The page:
Tuesday, April 14, 2020

Resolved to Mindfully Flourish


 Life seems normal, and then it doesn't. 

Car noise is dramatically reduced. I like that, but it's not normal.

Spring prolifically bursts forth. I love that, but I can't go to parks and view the beauty. Not normal.

The phone barely rings, people are less visible. Solitude is precious, I like it. But it's not normal.

We cook all our meals at home. Healthy, delicious, but it's not normal to be banned from restaurants.

Grocery shopping requires distancing, masks, paranoia really. It used to be a pleasant break in my day to go shopping, to wander the aisles, peruse the products and produce. Now, it's a mad dash in and out with a concise grocery list in hand. It's not normal.

The mail comes and we have to think about what we touch after we bring it in, we must immediately wash our hands, set the papers and packages aside as if they are time bombs, toxic, crawling with deadly creatures, with they very well might be. This is very abnormal, and very disconcerting.

I can't hug my children, my granddaughter, my friends. This is crushingly not normal.

Things seems normal, until they don't.

To say it is unsettling tries to describe the indescribable. 

Everything feels.....off. Out of kilter. 

We have little control. The virus has much control. The virus calls the shots. The virus - the invisible virus - terrorizes us, silently, psychologically, emotionally. It toys with our spirits, our minds, our roles and purpose. Mercilessly. Ruthlessly. Flamboyantly. Only in the sound of its gasping victims and the hissing, clacking rhythm of the ventilators does it speak to us of its power, its intent: to use us up until we die. To kill us. 

Thankfully, our own invisible immune systems fight battles victoriously, for most of us.

Still, we don't know which way it will be for each one of us. Which will we be in the end?

Uninfected and vulnerable for the next wave?

Infected and survived and thus immune?

Infected and killed?

The choice is in God's hands. And He has good reasons for it all.

Still, it is an abnormal world we now inhabit and it suffocates.

I feel immeasurable sadness.

Still, I have a choice in how I pass through this.

I could dance along the rim of self-pity's abyss - tempting, pointless.

I could languish helplessly in the middle of the brutal tug-of-war between social extremes of deepest tragedy and unparalleled acts of selflessness and beauty - exhausting.

I could ostrich my genuine reactions, masking them behind flimsy platitudes, supercilious spouting, or empty-calorie activities - untenable, unhelpful, unkind.

I could conscientiously face the disruption of normal life, look it squarely in its menacing face, grasp tender compassion in one hand, creative determination in the other, review my beliefs, inventory my haves and have-nots, summon truth, beauty, and simplicity, then, map a new purposeful path to walk for however long the abnormal is normal - mindful flourishing. 

The choice is entirely my own - I choose mindful flourishing.




Wednesday, February 12, 2020

Hemingway Himself

This post is for me. For safekeeping.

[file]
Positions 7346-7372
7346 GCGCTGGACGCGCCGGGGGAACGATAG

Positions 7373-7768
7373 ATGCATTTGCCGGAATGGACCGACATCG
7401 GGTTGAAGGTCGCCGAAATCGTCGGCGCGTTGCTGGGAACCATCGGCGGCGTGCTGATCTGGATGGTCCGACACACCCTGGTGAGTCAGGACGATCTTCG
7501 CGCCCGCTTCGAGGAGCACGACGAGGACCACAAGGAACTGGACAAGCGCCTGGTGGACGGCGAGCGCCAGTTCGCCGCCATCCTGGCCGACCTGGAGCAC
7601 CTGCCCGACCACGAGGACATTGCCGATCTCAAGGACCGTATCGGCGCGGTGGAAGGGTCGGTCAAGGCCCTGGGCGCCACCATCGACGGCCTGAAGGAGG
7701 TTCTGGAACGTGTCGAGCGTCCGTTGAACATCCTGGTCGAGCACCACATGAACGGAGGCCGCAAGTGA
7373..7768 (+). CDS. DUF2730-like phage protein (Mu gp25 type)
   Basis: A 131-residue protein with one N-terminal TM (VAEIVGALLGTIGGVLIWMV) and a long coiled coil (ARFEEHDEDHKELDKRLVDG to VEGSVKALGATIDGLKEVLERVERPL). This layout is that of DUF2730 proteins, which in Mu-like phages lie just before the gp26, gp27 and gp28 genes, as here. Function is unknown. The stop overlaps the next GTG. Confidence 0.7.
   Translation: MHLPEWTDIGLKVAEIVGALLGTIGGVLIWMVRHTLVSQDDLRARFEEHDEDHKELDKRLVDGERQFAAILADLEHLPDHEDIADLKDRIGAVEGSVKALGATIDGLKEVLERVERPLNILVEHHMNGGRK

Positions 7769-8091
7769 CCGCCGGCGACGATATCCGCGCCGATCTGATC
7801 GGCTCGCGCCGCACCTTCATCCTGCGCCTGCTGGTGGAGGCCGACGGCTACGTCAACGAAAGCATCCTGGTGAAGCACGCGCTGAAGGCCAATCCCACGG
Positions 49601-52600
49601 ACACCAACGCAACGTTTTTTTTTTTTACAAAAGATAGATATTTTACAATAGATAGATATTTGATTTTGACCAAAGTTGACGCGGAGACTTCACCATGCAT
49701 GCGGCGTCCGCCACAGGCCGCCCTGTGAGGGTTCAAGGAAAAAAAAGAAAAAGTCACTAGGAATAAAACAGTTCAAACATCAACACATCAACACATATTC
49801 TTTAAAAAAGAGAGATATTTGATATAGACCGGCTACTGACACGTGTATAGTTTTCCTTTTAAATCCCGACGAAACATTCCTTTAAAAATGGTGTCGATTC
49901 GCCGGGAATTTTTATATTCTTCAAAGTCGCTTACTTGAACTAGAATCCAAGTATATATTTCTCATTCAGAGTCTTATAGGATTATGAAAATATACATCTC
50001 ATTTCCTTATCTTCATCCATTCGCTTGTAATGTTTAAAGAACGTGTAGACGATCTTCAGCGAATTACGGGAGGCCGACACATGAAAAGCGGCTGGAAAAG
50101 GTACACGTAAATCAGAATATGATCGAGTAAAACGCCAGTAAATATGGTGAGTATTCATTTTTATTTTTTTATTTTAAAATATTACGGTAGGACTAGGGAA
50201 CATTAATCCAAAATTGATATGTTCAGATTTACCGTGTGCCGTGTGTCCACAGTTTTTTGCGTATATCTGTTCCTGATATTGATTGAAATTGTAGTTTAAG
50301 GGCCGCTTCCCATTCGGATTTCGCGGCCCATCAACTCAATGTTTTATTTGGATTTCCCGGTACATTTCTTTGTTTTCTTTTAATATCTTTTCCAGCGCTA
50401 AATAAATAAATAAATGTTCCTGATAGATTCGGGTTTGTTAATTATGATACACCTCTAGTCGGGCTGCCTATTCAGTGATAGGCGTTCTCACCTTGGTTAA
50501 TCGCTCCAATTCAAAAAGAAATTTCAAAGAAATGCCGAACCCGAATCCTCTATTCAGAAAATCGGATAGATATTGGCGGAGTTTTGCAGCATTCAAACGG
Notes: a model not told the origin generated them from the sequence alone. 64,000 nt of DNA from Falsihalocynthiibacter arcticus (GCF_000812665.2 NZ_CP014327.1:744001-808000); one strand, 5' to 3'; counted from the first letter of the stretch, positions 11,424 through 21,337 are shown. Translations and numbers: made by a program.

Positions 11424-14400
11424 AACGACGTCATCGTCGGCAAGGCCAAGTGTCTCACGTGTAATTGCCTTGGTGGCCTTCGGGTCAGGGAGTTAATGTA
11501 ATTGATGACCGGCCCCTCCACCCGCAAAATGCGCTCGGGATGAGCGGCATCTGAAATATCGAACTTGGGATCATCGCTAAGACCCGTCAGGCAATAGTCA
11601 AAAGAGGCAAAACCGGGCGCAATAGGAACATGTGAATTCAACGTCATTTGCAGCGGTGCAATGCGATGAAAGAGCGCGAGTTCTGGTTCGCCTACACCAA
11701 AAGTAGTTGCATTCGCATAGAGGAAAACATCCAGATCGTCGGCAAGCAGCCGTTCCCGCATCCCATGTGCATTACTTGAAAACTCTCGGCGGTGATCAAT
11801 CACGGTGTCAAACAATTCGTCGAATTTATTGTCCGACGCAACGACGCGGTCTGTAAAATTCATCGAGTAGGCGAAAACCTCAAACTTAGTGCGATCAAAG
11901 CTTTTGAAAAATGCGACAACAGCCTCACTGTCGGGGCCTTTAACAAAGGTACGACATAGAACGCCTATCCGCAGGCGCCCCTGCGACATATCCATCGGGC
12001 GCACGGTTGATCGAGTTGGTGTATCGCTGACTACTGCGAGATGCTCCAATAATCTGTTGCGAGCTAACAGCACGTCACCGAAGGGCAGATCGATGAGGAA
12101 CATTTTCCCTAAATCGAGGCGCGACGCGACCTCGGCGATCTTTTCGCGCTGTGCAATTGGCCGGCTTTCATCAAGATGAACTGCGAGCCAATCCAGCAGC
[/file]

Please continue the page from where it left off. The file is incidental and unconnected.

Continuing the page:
Years ago I read this snippet from Hemingway in the preface of my son's copy of A Moveable Feast.  Succinct and so Hemingway, it just struck me. Hard. I don't really know why anymore than that the sentence perfectly exhibits Hemingway to me, his style of writing. For some reason I laugh out loud every time I read it. When reading it out loud to my family, I laugh. They laugh. But do they laugh because I laugh, or do they get the same impression as I? Who knows. We do, however, oft repeat, ". . . and the ring was in the garden," when the subject of Papa comes up.

I dislike the book. I dislike the liberties Hemingway takes with people who were good to him, considered him an intimate friend. He was untruthful as well as unkind. A sad way to treat people. He paid for it for they, as forgiving as they were, never thought of him quite the same again.

Here is the passage, my favorite part in italics:

"For reasons sufficient to the writer, many places, people, observations and impressions have been left out of this book. Some were secrets and some were known by everyone and everyone has written about them and will doubtless write more.

There is no mention of the Stage Anastasie where the boxers served as waiters at the tables set out under the trees and the ring was in the garden.  Nor of training with Larry Gains, nor the great twenty-round fights at the Cirque d'Hiver. Nor of such good friends as Charlie Sweeny, Bill Bird and Mike Strater, nor of Andre Masson and Miro. There is no mention of our voyages to the Black Forest or of our one-day explorations of the forests that we loved around Paris.

The five people seated at the table, left to right are: Gerald Murphy
Sara Murphy, Pauline Pfeiffer, Ernest and Hadley Hemingway in
Pamplona, Spain, summer 1926
It would be fine if all these were in this book but we will have to do without them for now. If the reader prefers, this book may be regarded as fiction. But there is always the chance that such a book of fiction may throw some light on what has been written as fact."

Ernest Hemingway, San Francisco de Paula, Cuba 1960

This little personal post shall sit here, for me, just in case I need to get the quote right.

And the ring was in the garden.


Wednesday, January 01, 2020

January 2nd


For me, January 2nd is the beginning of inward time where creativity makes promises along with already sprouting daffodils, where rest is plentiful, where warm glowing indoor moments are created under the sky's blanket of gray, where pensivity dominates, where my sun-hungry body determines it can withstand the gray days of January and February because Spring is coming. Spring is coming.